Behind the Scenes of Caring for A Disabled Spouse
Updated: Apr 14, 2022
This blog series will explore the Elder Law issues at work behind the scenes as aging married couples, of average means and no long-term care insurance, become caregivers for each other. I will share with you how and why Long-Term Care Medicaid (“Medicaid”) is often the best solution for managing the care of a disabled spouse and paying for it. The time to explore the Medicaid option is when the need for help with activities of daily living first arises. This is when the couple has the most assets to plan with. Do not wait until you have to go into savings to reach out for help.
Medicaid is a benefit for the disabled, not the indigent. The first step to approval is the mandatory requirement that the applicant prove they require assistance with at least one activity of daily living. This is a medical determination made by the Medicaid medical staff. If there is no need for assistance, qualifying for Medicaid is impossible. A medical determination that assistance is needed triggers the financial qualification process. If the medical need is met, well then -yes, there are some financial limitations on assets.
Delaware Medicaid will pay for up to 60 hours per week for home health aides. It will pay for assisted living and skilled nursing. There are limited Medicaid certified beds in assisted living facilities. Medicaid beds are also limited for skilled nursing patients with dementia. Delaware, however, offers more Medicaid coverage than most states. The program is designed to keep the patient at home if possible.
Please note that the financial qualification rules that most people are aware of relate to single individuals applying for Medicaid. The rules for a couple are found in a separate chapter of the regulations from those governing individuals. Few people know that there are different rules for married couples. The chapter is titled “Spousal Impoverishment”. The legislative intent is that the community spouse (non-applying spouse) not become impoverished just because their spouse needs expensive care. To carry out this intent requires legal work for the married couple as a whole.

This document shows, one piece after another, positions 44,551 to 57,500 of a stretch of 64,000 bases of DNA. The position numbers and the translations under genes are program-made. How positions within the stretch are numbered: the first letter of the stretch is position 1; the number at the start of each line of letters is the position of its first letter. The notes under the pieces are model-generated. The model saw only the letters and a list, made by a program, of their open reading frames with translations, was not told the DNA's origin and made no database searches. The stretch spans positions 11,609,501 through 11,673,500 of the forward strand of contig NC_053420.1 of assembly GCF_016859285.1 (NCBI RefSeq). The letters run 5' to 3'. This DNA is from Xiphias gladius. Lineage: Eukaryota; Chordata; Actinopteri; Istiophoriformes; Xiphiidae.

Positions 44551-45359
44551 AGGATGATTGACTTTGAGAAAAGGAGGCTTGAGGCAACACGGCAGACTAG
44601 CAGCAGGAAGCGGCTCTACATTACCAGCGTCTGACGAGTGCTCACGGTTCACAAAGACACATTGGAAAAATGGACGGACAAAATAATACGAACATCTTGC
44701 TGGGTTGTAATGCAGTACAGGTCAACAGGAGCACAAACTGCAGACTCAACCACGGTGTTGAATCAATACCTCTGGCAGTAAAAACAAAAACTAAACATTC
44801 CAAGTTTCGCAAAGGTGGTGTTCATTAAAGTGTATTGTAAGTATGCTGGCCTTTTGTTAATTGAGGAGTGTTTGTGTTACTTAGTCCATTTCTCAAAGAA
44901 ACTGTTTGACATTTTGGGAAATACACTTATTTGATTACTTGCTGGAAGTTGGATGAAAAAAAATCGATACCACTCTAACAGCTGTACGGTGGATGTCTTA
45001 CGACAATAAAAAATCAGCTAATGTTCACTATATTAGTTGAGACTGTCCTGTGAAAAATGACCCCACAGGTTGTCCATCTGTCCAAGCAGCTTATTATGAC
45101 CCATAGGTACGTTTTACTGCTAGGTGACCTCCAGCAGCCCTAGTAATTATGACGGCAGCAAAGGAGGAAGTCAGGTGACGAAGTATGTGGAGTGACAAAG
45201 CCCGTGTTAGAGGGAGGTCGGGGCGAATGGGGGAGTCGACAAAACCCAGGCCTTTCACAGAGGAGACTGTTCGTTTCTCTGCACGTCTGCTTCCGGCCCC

The financial rules treat a married couple as an economic unit of one. All assets (“assets” include each person’s income) are considered regardless of how they are titled: individually or jointly. They are divided into two baskets, protected and unprotected (sometimes referred to as countable and non-countable).
Protected assets include the couple’s primary residence, one car, all personal property and two prepaid funerals up to $15,000 each; plus the community spouse’s income, their IRA/401K, and $132,800 in other assets. All remaining assets are considered countable (unprotected), and these assets must be dealt with to achieve qualification. The general rule for dealing with countable assets anticipates that the couple will purchase goods and services to reach financial compliance. This consumes the couple’s assets. However, when you ask a non-elder law attorney, this is the advice you’re given.
Fortunately, there are exceptions to the general rule that allow the couple to keep these countable assets and still achieve financial compliance. The regulations allow for turning countable/unprotected assets into protected assets. This change in categorization is achieved by turning such assets (cash) into a stream of income for the community spouse. Any asset treated as the community spouse’s income is not countable and therefore protected.